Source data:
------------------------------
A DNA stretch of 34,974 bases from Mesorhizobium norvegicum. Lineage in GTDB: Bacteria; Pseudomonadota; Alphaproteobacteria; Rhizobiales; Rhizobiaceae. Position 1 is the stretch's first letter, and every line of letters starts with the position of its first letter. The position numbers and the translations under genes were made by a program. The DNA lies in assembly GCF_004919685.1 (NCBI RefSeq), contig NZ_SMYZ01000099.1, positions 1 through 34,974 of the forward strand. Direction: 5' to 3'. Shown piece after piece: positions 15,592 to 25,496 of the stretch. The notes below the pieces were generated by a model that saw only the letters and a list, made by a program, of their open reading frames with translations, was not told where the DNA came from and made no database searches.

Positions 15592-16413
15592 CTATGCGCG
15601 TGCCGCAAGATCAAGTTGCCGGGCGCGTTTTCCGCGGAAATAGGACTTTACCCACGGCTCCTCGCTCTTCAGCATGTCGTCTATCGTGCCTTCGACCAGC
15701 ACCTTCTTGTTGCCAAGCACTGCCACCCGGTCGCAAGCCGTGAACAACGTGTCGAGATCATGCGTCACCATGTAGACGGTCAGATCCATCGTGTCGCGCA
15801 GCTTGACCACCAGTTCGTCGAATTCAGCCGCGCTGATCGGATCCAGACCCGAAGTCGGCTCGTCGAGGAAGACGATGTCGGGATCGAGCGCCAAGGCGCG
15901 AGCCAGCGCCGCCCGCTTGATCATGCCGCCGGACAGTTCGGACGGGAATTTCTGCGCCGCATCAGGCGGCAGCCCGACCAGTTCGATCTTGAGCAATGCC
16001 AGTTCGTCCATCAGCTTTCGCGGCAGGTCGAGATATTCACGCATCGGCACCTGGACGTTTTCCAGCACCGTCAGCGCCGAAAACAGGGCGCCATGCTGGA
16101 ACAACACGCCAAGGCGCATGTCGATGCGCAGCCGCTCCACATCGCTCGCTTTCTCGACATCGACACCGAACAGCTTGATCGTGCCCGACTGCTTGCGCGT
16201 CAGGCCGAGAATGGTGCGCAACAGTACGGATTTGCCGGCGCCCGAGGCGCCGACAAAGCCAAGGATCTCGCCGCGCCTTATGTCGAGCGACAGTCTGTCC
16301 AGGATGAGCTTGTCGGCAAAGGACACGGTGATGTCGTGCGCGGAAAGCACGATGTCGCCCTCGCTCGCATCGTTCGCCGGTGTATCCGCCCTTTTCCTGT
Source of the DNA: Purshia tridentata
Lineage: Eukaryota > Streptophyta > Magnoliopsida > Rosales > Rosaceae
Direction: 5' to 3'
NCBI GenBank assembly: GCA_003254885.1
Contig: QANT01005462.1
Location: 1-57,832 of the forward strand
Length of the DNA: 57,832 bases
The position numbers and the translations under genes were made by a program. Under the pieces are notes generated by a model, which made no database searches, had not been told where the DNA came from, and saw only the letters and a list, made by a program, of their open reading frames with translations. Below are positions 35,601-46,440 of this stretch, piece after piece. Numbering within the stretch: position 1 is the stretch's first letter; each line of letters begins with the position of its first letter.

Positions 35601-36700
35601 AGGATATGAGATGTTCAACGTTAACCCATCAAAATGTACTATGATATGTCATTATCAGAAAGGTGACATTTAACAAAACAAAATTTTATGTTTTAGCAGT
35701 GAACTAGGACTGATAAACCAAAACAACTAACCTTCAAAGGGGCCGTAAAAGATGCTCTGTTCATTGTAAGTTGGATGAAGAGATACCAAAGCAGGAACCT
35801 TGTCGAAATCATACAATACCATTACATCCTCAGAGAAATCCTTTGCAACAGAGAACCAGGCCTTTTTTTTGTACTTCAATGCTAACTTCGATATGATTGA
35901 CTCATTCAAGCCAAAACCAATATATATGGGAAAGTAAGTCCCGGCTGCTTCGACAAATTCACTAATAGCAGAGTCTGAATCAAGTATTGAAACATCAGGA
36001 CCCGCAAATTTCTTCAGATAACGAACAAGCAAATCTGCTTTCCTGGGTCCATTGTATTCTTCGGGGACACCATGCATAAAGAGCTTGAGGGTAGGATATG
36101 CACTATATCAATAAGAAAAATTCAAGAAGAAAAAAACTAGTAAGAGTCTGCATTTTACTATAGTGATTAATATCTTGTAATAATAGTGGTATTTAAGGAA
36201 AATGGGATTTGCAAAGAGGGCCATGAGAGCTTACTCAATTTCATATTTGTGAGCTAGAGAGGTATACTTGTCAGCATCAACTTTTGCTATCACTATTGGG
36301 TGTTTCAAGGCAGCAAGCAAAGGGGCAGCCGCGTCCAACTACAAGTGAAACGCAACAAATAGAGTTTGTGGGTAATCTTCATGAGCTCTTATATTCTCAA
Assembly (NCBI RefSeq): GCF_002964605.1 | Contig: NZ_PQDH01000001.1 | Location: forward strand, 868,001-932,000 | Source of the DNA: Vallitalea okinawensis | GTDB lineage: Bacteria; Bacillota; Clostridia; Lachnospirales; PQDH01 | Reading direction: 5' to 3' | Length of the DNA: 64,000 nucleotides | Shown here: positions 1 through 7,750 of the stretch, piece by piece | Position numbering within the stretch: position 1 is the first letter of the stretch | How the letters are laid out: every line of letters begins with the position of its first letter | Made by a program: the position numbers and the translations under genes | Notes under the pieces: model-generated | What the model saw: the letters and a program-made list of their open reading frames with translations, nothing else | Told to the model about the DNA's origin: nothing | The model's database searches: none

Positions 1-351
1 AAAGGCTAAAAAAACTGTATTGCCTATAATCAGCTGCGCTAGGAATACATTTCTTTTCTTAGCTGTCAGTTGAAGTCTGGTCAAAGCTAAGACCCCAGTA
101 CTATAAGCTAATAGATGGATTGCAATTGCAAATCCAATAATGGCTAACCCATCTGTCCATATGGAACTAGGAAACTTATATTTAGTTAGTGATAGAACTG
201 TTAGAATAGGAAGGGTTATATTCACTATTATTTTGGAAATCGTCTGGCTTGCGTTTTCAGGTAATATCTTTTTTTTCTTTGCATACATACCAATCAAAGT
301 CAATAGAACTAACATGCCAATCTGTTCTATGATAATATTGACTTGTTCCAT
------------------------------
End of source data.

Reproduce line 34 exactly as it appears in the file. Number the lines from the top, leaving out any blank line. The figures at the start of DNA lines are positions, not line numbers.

301 CAATAGAACTAACATGCCAATCTGTTCTATGATAATATTGACTTGTTCCAT